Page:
I was surprised to learn today from my good friend Tony Weedor that The Rocky Mountain News published its last newspaper today, February 27, 2009. Newspapers are in deep decline around the country, and the paper had been for sale for several months; but I did not know its demise was imminent.
The Rocky was the more conservative of the two local papers, and sported a fine editorial page editor (Vincent Carroll) and religion reporter (Jean Torkelson). I know both of them. Mr. Carroll published many of my editorials over the years (and rejected some as well) and Ms. Torkelson often called me for comments on religion-oriented stories. Unlike too many journalists, they were fair-minded and enjoyable to work with. I also wrote a number of book reviews for the paper since moving to Denver in 1993. (But more recently, I have been reviewing more books for The Denver Post.)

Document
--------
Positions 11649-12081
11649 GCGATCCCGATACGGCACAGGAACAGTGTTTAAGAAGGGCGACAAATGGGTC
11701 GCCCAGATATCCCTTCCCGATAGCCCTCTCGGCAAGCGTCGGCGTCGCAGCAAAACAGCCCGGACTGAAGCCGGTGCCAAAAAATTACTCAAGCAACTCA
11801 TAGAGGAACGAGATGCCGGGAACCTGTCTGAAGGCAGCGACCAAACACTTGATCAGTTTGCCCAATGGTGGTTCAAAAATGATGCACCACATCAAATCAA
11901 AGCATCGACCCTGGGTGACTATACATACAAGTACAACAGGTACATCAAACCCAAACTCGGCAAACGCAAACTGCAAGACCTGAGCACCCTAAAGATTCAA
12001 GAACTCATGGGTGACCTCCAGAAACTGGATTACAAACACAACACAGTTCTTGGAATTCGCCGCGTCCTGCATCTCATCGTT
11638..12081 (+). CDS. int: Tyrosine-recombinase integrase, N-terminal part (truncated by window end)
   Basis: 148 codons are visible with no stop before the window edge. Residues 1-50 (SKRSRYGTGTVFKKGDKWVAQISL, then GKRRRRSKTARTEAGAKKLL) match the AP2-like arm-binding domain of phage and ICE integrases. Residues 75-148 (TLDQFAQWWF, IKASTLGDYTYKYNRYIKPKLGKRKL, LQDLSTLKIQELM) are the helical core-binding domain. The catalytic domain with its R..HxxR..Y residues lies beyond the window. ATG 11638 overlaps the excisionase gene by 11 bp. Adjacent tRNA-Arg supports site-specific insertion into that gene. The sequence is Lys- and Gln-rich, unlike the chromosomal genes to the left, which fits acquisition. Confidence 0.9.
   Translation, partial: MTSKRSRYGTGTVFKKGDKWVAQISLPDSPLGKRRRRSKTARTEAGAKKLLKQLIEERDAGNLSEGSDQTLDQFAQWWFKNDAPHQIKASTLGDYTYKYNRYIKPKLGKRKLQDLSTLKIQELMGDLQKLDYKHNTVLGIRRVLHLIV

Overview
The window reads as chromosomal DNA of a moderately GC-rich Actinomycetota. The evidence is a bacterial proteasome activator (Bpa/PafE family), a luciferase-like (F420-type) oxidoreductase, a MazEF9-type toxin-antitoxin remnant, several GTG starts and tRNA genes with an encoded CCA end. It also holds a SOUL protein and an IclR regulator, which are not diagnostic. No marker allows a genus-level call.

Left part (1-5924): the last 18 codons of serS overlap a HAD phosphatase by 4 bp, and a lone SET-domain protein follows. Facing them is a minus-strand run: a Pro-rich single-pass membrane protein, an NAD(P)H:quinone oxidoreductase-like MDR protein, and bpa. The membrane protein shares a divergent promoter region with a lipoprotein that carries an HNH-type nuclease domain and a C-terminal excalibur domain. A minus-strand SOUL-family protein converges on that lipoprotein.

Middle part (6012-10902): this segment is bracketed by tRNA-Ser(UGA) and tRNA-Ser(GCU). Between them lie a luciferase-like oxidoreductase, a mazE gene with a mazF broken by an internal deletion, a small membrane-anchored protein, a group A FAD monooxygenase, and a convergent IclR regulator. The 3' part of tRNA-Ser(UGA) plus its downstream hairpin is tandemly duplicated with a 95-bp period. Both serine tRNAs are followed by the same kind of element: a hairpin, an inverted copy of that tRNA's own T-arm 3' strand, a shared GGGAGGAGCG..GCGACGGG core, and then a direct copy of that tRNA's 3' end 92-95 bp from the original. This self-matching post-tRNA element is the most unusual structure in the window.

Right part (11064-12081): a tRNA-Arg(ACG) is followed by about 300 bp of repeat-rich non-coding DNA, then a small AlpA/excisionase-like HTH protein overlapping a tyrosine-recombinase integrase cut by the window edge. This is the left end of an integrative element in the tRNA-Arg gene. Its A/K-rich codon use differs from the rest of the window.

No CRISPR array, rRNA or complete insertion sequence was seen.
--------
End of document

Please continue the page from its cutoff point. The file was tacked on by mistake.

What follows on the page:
This paper was nearly 150 years old. It's passing marks a sad stage in American journalism. Periodical print media simply cannot compete with the Internet. We will likely see papers go under around the country in the next few years. Most news on line is free and more up to date than a paper can be. And yet, and yet... Having a paper, an object, with heft and smell and feel is something irreplaceable. Moreover, while the Internet opens up a myriad of perspectives (including my own in new ways), few of these organs have the sense of authority that the better newspapers carried with them as longstanding institutions.
So, goodbye to The Rocky Mountain News. I wish the best for Jean Torkelson and Vincent Carroll, wherever they end up.
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